WASHINGTON (Reuters) - The U.S. government has approved the sale of up to nine Boeing Co (BA.N) P-8A Poseidon maritime patrol planes to Britain in a deal valued at up to $3.2 billion, the U.S. Defense Department said Friday.
The Pentagon’s Defense Security Cooperation Agency (DSCA), which oversees foreign arms sales, notified Congress about the potential sale on Thursday. Lawmakers now have 15 days to block the sale although such action is unlikely given close ties between the United States and the UK.
The proposed sale will enhance Britain’s capabilities to provide national defense and contribute to NATO and coalition operations, DSCA said in a statement. It said the deal was a top priority for Britain.
Britain announced its intention to buy the submarine-hunting patrol planes in November as part of a five-year plan that will increase spending by 12 billion pounds ($16.96 billion) to 178 billion pounds ($251.60 billion) over the next decade.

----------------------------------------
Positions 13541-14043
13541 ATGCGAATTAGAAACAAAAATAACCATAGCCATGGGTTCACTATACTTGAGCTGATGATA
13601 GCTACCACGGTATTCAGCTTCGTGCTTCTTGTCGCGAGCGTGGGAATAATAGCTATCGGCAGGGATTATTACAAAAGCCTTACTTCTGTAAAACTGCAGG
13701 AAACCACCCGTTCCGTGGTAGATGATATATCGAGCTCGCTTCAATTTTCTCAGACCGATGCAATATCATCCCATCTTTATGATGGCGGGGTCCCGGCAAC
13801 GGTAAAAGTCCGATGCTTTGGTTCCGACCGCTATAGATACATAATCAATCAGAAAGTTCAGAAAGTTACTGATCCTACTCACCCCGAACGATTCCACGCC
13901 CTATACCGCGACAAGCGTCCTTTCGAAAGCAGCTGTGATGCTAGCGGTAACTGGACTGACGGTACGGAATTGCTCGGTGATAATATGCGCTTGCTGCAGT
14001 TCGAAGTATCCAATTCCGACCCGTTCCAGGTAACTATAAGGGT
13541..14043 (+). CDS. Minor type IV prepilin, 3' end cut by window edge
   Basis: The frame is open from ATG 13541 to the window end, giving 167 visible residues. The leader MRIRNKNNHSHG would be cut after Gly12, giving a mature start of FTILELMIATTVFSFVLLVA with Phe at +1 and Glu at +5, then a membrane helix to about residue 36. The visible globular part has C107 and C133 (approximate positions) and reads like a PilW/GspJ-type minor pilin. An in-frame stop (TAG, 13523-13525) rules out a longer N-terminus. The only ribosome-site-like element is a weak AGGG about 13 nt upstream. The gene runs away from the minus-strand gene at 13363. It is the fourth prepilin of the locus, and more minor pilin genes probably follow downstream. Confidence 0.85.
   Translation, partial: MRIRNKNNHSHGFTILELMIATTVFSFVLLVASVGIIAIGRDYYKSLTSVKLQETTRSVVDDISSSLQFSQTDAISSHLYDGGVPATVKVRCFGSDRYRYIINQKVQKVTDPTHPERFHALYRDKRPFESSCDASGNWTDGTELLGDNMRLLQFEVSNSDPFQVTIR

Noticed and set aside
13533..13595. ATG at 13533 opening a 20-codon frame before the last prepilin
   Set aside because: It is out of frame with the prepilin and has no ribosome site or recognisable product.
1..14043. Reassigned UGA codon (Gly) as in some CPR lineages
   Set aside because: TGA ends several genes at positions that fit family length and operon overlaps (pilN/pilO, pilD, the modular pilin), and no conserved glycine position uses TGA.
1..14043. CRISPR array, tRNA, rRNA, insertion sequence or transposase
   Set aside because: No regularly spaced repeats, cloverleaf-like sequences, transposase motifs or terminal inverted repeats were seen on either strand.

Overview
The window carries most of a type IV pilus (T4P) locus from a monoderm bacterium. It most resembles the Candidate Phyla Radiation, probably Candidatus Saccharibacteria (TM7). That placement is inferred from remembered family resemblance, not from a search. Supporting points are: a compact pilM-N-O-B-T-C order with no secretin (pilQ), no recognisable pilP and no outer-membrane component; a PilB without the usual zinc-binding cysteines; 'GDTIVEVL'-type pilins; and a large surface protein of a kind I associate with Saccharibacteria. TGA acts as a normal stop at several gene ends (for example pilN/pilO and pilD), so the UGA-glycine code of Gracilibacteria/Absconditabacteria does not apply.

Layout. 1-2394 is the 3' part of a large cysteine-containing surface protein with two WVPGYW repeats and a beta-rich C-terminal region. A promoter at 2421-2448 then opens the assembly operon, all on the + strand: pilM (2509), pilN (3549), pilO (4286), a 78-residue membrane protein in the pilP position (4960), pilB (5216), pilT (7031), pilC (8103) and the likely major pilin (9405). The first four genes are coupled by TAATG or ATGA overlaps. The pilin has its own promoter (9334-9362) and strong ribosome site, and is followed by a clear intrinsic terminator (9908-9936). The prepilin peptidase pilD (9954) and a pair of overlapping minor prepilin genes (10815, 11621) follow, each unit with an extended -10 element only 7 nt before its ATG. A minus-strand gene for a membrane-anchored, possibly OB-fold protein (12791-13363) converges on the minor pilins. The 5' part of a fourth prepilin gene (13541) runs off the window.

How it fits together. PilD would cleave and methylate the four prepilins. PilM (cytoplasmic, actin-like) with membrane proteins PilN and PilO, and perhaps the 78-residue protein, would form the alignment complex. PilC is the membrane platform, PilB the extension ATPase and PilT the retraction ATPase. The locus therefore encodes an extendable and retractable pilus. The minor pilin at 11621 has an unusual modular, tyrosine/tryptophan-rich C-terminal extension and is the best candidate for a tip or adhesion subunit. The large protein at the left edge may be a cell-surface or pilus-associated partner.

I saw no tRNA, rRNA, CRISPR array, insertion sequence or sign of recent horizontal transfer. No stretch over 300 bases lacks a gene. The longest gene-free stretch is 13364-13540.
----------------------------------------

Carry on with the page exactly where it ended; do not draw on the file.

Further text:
At the time, British Prime Minister David Cameron said the planes would help the UK protect its nuclear deterrent and fill a gap left by a much-criticized decision to scrap the Nimrod spy-plane program in 2010.
DSCA said Britain had retained core skills in maritime patrol and reconnaissance following the retirement of the Nimrod aircraft through personnel exchange programs that have left UK forces work on the U.S. Navy P-8A aircraft.
Additional contractors on the deal include ViaSat Inc (VSAT.O), Rockwell Collins Inc (COL.N), Spirit Aerosystems Holdings Inc (SPR.N), Raytheon Co (RTN.N), Northrop Grumman Corp (NOC.N) and Harris Corp (HRS.N) and General Electric Co (GE.N), the agency said.
Reporting by Andrea Shalal; Editing by Bernard Orr